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She is $60,000 in debt and has to work two jobs, just so she can send her six children to school.
In hope of a better life for them, the 54-year-old woman, Anna (not her real name), puts almost every cent she earns into her children’s education.
She spends up to 16 hours a day, five days a week, working as a full-time cleaning supervisor, and another eight hours on her days off working part-time in a kitchen.
This allows her to take home about $3,300 a month, while her 55-year-old technician husband brings home about $1,900.
Yet their salaries have not been enough to cover their children’s expenses and send them to school, resulting in them having chalked up $60,000 in debt from bank loans.
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There are various bursaries and assistance schemes available, but Anna said she does not apply for them as she feels others need them more.
“At least we have a roof over our head and can work,” she said. “There are others who don’t even have a home or who are disabled who need the help more.”
Anna herself stopped studying after secondary school, but she hopes that her children pursue further education. “I want to raise them up to have a better life than mine, and so, education is important,” she said.
“I don’t want them to make the same mistakes I did, not studying when they can.” The story of parents sinking all their money into their children is a common one.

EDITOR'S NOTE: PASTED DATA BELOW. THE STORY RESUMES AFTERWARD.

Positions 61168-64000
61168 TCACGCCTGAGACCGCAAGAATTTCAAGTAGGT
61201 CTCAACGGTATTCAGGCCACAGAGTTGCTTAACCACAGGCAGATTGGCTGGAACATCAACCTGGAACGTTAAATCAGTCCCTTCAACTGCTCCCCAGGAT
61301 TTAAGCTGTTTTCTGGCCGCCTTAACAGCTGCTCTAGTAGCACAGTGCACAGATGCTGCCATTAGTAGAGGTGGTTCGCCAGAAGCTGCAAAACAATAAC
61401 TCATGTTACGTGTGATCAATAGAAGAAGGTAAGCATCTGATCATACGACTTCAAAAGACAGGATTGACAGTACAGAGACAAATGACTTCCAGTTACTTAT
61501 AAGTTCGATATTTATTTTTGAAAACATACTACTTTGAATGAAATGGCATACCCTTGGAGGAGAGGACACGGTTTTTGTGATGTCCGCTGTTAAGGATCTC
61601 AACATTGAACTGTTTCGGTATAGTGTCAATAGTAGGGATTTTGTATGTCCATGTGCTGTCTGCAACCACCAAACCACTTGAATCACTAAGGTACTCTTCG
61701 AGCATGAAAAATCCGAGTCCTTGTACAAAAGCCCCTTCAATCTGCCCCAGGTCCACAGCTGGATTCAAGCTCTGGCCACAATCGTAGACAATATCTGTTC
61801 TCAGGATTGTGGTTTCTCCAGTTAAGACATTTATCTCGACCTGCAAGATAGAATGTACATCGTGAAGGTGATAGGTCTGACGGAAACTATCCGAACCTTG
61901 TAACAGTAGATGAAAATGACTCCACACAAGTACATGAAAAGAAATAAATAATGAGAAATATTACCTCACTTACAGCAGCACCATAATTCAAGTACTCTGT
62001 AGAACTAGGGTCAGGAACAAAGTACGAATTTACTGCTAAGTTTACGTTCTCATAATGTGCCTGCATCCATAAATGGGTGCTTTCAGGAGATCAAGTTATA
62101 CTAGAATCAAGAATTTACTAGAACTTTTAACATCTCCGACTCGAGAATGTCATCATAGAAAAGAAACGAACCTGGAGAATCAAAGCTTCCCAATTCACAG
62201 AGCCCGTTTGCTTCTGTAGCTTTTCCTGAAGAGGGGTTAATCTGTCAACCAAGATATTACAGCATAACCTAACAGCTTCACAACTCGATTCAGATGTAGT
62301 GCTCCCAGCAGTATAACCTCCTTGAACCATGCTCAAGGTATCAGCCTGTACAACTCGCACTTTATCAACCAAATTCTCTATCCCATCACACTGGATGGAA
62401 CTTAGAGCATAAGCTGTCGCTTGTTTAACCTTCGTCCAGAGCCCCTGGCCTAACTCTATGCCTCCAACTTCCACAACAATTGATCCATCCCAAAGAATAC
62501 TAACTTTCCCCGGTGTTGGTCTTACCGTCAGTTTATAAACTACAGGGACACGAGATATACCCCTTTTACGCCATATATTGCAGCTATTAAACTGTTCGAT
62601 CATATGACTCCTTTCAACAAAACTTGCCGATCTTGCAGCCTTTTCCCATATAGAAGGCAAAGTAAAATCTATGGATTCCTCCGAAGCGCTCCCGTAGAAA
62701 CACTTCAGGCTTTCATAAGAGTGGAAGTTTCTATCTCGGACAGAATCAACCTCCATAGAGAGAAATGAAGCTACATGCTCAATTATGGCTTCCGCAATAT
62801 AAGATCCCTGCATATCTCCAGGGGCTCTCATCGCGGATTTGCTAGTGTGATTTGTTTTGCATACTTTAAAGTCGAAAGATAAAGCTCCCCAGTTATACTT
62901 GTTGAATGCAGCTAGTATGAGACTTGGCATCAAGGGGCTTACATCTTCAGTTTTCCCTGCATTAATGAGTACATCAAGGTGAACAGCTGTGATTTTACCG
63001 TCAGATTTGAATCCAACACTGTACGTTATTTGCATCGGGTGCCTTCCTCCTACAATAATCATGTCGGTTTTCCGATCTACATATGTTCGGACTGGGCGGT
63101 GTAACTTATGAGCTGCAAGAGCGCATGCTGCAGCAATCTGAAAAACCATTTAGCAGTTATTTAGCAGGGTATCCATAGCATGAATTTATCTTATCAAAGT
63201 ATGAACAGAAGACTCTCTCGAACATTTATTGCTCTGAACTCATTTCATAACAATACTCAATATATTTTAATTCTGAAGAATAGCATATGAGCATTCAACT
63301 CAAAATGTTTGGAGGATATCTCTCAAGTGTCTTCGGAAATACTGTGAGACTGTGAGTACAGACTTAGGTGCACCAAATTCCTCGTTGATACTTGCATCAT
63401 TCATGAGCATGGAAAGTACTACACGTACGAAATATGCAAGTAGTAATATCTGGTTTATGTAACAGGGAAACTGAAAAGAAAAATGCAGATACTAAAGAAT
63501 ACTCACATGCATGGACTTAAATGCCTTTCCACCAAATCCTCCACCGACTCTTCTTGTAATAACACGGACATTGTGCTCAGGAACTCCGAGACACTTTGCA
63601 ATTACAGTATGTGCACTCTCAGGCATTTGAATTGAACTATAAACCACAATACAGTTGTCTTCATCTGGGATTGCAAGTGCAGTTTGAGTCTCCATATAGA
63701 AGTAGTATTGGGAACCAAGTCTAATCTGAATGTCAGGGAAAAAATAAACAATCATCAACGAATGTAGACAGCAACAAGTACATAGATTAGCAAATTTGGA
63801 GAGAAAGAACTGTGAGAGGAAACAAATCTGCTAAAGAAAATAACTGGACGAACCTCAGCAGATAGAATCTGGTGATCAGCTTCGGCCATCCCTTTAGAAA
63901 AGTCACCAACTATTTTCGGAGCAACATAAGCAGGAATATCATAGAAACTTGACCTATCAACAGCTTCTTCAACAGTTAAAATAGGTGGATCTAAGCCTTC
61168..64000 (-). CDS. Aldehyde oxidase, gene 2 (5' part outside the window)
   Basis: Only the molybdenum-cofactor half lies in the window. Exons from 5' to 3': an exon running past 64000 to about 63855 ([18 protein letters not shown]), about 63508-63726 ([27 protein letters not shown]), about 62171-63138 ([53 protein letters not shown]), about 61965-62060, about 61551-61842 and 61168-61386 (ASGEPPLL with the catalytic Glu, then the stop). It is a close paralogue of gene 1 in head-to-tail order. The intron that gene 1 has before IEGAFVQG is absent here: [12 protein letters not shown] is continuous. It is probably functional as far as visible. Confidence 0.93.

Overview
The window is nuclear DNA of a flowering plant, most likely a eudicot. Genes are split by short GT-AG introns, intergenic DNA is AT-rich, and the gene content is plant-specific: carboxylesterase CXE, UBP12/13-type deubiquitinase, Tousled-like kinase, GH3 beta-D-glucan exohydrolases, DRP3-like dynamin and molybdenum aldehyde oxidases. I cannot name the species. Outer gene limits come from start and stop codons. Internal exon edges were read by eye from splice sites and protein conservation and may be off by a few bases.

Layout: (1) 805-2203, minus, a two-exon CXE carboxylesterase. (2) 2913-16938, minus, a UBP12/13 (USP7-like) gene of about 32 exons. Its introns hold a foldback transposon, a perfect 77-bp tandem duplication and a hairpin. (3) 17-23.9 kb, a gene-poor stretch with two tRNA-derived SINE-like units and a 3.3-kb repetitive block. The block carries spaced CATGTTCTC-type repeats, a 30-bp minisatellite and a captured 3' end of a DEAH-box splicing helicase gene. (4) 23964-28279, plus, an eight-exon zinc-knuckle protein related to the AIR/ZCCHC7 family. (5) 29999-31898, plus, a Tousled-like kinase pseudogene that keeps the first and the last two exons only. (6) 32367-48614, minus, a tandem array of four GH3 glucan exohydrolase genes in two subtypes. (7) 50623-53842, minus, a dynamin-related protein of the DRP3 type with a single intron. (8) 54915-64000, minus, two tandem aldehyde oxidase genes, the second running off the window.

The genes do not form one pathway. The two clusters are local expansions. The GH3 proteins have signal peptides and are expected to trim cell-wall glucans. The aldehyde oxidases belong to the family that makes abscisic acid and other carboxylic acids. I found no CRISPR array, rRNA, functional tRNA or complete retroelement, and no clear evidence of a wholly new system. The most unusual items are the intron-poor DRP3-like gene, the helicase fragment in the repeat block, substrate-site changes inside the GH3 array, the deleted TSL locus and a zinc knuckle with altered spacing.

But unlike the average family, the couple have six children, and work to support all but one, a daughter, who has married and moved out. That daughter, 29, stopped studying after her O levels and is now financially independent.
But four of Anna’s children took the polytechnic route, each costing her about $20,000 for their three-year course. Anna did not use money from her Central Provident Fund (CPF) for their education as she is using it to pay for their four-room flat.
Her husband used his for their education, but even then it was not enough.
Her 23-year-old son and 19-year-old daughter have completed their polytechnic education, while two of her other sons, aged 21 and 22, are still studying in a polytechnic.
Her youngest son is 16 and she hopes that he, too, will continue his studies after secondary school.
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But money continues to be a problem. Before 2014, Anna and her husband had to carry the financial burden alone, struggling to make ends meet.
The couple ate all their meals at home, choosing to split whatever little money they had left among their children. “We couldn’t afford to eat outside, but our children had to eat in school,” she said.
“They were each given $5 a day, even when studying in poly, because that’s all we had.” She added that the family was also very careful when using utilities at home.
“We had to take money from relatives to even have electricity for lights,” she said. “There were times that we didn’t have money to even top up the gas to cook.”
The financial burden Anna carried almost caused her to break down, but then she found out about Credit Counselling Singapore (CCS). “I thought, I’m on my own in this, that nobody can help me,” she said.
“Then I happened to watch a programme on television which said I could call CCS.” Anna approached CCS in 2014 and they negotiated with the bank on her behalf, coming up with a plan for her to pay back the debt.
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She said the plan drawn up by CCS has helped her greatly and she should be able to settle her debt within five years. But if her children make it to university, she would not hesitate taking another loan and accumulating more debt.